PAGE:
"At the time of his injury, the plaintiff was using the defend-/
ant's premises as a play-ground, without right. The turntable was
required in operating the defendant's railroad. It was located on
its own land, so far removed from the highway as not to interfer^
with the convenience and safety of the public travel, and it was not
a trap set for the purpose of injuring trespassers. Aldrich v. Wright,
53 N. H. 404 (16 Am. Rep. 339). Under these circumstances, the
defendant owed no duty to the plaintiff, and there can be no neg-
ligence or breach of duty where there is no act or service which
the party is bound to perform or fulfill. A landowner is not re-
quired to take active measures to insure the safety of intruders, nor
is he liable for an injury resulting from the lawful use of his prem-
ises to one entering upon them without right. A trespasser ordi-
narily assumes all risk of danger from the condition of the prem-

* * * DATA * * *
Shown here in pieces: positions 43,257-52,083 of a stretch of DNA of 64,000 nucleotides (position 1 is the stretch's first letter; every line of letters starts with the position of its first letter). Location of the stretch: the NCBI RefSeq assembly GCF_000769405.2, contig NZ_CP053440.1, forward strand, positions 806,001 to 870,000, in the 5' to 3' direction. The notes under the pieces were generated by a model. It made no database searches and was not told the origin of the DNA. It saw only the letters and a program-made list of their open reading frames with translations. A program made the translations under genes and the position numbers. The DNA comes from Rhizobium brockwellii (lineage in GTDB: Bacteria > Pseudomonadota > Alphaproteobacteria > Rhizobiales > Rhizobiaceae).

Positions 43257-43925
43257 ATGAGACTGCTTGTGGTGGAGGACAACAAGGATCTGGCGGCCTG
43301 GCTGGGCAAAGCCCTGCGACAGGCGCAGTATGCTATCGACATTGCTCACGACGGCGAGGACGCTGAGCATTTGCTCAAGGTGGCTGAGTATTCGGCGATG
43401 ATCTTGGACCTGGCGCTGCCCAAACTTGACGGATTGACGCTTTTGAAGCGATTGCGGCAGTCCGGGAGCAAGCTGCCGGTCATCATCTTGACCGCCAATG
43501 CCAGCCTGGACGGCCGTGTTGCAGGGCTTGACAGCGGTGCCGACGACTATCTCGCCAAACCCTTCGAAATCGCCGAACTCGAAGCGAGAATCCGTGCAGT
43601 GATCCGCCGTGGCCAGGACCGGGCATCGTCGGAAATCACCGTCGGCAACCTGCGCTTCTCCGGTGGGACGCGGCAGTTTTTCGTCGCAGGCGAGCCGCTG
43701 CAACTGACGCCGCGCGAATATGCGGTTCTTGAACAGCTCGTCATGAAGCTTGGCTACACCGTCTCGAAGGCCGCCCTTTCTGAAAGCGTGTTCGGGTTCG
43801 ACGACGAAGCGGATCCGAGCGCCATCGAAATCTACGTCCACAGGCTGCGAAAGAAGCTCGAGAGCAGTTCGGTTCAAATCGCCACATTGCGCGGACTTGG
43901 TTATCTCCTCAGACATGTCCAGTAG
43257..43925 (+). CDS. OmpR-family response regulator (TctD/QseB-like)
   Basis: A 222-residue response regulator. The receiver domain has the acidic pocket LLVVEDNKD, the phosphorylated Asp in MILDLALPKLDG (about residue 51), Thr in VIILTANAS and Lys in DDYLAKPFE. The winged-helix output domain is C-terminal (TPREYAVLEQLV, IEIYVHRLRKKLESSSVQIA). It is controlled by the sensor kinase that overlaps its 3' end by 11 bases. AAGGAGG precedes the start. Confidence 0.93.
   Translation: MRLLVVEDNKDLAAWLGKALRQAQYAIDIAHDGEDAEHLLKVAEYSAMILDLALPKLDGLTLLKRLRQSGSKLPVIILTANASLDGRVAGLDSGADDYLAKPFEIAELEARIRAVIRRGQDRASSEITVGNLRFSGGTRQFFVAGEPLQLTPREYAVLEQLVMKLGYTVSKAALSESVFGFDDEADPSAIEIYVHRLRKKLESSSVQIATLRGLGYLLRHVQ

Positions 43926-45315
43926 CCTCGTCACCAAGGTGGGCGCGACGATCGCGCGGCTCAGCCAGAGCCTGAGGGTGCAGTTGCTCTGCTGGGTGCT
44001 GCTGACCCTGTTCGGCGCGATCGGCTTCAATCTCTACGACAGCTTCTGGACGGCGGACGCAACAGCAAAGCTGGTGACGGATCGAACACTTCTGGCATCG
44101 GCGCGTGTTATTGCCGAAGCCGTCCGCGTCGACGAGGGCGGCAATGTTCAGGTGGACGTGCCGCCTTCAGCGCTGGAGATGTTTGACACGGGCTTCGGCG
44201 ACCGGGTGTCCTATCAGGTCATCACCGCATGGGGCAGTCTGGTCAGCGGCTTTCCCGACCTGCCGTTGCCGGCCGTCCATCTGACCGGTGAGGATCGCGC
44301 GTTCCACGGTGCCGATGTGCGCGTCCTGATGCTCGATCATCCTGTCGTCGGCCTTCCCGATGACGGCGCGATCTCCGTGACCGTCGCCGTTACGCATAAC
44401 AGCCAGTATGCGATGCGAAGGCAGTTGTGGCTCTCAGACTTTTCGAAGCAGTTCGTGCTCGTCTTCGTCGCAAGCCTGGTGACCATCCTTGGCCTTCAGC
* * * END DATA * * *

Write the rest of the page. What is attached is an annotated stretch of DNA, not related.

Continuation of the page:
ises, and, to recover for an injury happening to him, he must show '
that it was wantonly inflicted, or that the owner or occupant, being
present and acting, might have prevented the injury by the exercise
of reasonable care after discovering the danger." * * *

To hold the owner liable for consequential damages happening
to trespassers from the lawful and beneficial use of his own land
would be an unreasonable restriction of his enjoyment of it."

The following is the criticism indulged in of the case of Rail-
road Co. V. Stout:

"We are not prepared to adopt the doctrine of Railroad Co. v.


Stout. 17 Wall. 657, and cases following it,— that the owner of
machinery or other property attractive to children is liable for in-
juries happening to children wrongfully interfering with it on his